From “The Closer” to “Blame Game”: The Politics of Trumpcare Captured in 4 Words

This is pretty funny. In the past 24 hours, as tension ratcheted on the fate of the Trumpcare legislation, Google searches on the term “The Closer”, referencing Donald Trump’s alleged deal-closing prowess, steadily mounted until about 7:00 AM (EDT) this morning, then dipped before slowly rising again toward the 3:30 PM (EDT) deadline for ending debate and casting a vote. By 4:00 PM, searches on “The Closer” peaked again, while simultaneously searches on “Blame Game” began to pop. But what is really interesting is that precisely at 6:00 PM EDT searches on “Blame Game” surged passed “The Closer”, right on time for the start of nightly televised news.

Search interest in “The Closer” the the most recent 24 hours was strongest in Maine, South Dakota, Minnesota, Delaware, Maryland, George, Alabama, Mississippi, and Oklahama. Search interest in “Blame Game” was strongest in Massachusetts, Connecticut, New York, New Jersey, Missouri, North Carolina, Michigan, and Illinois. Check it out for yourself!

 

Fake Intellectual Congressman Dave Brat’s Confused Rant on Nietzsche, Jesus, Hitler, Markets, and Obamacare

Maniacally right-wing Virginia congressman Dave Brat, who kneecapped (formerly maniacally right-wing) congressman Eric Cantor in 2014, intimates fake Republicans like Paul Ryan better remember the bloodthirsty Republican base will totally crush members of Congress who don’t entirely eviscerate Obamacare. Prior to his upset defeat of Cantor, Brat received a Masters in Divinity from Princeton Theological Seminary and a PhD in economics from American University, and subsequently worked as an economics professor at Randolph-Macon College, where he taught classes on the morality of capitalism funded by financial octopus Branch Banking & Trust (BB&T). As this Politico interview indicates, Brat is one of those preening former professors who likes to remind everyone he was a professor and has a PhD. Which is usually a bad sign. Brat sees himself, like Donald Trump, as a direct channel to “the people”. And on their behalf he warns Paul Ryan and others who don’t know and respect “the people” as he does, that they better kowtow or face the same carnage that greeted Eric Cantor when he wandered from his flock. Which of course doesn’t prevent Dave Brat from talking down to the rest of us, who are presumably not “people”. Here’s an example of how Congressman Brat would apply his deep professorial knowledge to establishing the law of the land. In 2011, when he was still just world-renowned professor of morality and economics at Randolph-Macon, Brat published an essay that included this passage:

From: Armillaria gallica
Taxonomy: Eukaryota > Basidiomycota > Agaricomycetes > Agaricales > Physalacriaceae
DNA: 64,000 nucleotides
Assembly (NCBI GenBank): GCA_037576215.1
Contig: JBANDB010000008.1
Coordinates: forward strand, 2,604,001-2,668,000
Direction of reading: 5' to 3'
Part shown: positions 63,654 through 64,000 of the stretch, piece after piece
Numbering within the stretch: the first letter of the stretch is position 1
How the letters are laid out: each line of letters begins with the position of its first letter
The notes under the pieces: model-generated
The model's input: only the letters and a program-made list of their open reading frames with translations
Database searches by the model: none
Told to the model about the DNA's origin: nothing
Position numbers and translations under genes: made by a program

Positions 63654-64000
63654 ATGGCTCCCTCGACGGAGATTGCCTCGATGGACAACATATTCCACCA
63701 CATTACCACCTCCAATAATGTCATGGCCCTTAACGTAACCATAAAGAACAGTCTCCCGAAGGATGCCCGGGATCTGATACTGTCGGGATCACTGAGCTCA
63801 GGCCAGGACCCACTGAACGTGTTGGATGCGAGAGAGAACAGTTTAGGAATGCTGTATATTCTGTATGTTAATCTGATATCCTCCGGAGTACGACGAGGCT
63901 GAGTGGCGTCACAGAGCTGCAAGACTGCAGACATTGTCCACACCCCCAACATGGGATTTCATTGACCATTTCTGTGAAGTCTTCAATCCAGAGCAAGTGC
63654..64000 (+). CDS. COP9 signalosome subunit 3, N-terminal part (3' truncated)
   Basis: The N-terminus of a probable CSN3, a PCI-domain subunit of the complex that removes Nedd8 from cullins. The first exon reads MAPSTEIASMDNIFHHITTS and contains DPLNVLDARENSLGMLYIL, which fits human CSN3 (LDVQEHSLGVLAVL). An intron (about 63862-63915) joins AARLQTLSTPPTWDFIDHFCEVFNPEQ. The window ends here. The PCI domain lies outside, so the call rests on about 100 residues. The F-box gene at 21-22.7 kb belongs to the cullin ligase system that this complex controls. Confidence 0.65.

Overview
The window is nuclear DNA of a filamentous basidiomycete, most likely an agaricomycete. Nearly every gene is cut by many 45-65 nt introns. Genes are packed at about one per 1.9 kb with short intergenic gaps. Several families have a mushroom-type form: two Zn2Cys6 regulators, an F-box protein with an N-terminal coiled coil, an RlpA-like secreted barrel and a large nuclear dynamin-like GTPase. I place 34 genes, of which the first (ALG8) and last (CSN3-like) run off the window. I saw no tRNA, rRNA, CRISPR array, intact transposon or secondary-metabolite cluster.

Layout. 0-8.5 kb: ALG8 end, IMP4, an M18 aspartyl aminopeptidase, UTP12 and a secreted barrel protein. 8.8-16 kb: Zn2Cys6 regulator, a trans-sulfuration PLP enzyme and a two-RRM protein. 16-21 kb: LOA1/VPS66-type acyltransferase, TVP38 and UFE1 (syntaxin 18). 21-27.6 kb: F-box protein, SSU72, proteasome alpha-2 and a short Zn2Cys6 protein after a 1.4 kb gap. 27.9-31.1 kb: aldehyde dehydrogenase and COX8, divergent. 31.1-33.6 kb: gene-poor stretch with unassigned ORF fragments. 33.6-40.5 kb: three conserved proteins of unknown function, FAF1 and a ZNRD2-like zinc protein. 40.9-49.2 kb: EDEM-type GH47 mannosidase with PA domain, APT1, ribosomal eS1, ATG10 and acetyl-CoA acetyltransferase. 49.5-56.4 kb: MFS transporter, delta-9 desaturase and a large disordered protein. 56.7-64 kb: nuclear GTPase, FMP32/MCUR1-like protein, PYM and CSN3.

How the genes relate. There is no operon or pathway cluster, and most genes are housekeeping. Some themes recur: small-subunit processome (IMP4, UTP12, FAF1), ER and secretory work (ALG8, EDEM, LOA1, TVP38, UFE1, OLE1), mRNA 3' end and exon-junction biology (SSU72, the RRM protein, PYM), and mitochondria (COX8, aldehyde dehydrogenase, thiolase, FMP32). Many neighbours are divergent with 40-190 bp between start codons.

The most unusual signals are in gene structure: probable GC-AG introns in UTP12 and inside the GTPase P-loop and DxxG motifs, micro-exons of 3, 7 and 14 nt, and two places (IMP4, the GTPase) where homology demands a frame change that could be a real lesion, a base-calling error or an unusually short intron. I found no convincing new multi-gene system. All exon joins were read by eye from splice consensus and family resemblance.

“Nietzsche’s diagnosis of the modern Christian Democratic man was spot-on,” he said. “Jesus made things happen. Jesus had faith. Jesus actually made people better. … Hitler came along, and he did not meet with unified resistance. I have the sinking feeling that it could all happen again, quite easily.”

When queried by the Politico reporter, Brat indicated (quite cheerfully, apparently) that, oh yes, he still had that sinking feeling.

“We’ve become weak, and our kids don’t know what human rights are anymore,” he said, expressing disgust at children being taught that every opinion is equal and valid. “In a classroom setting, you mention tyrants, like Hitler and other tyrants in history, and you say, ‘What if they oppose you? Are they welcome to their opinion? In this modern, secular society, where all opinions are equal, do you really believe all rights and all opinions are equal?’ And they say, ‘Well, I guess not.’ And I say, ‘Well, I guess you better study hard and pick a system that you like here, right?’”

Ah yes. Markets, Hitler, Jesus, Nietzsche. Obamacare. It all makes sense now. But here’s the problem. Brat’s confused moralizing and patronizing pedantry does nothing to help real people deal with real problems in the real world, which is presumably his real job. Brat’s Tea Party / Freedom Caucus obsession with “the base,” the true believers for whom politics is a search-and-destroy mission, is entirely at odds with this concept of the (pretty mundane but more noble) job of the legislator. Brat’s threats to impale deviants on the spears of “the base” subverts, undermines, and essentially destroys requirements of governing. In this sense, Brat’s weak impersonation of an intellectual mostly functions as a Trojan Horse to mask the importation into Congress of an incredibly divisive and self-defeating politics of gaslighting and agitation.


American Prophecy

Bannon at the Vatican:

The Deconstruction of Steve Bannon (2)

 

In the summer of 2014, Steve Bannon delivered closing remarks to a conference on alleviating global poverty hosted by the Dignitatis Humanae Institute (DHI) in a small marble palace tucked deep within the Vatican. Bannon spoke via Skype from Los Angeles. This address came to the attention of the world in the days following the election in a Buzzfeed article entitled This is How Steve Bannon Sees the Entire World (you can listen to the unedited audio of the talk here).

There is both less and more than meets the eye in this Bannon speech. He is addressing DHI in his professional capacity as the Executive Chairman of Breitbart, and probably the most interesting insights emerge from Bannon’s assumption that Breitbart’s rising moment of nationalist, populist savagery conforms to the goals and worldview of an allegedly principled and philosophically pure Catholic lay organization with transnational aspirations. Let’s see how comfortably Bannon disports himself on this Bed of Procrustes (to invoke Nassim Nicholas Taleb, he of the Black Swan).

What is the Dignitatis Humanae Institute?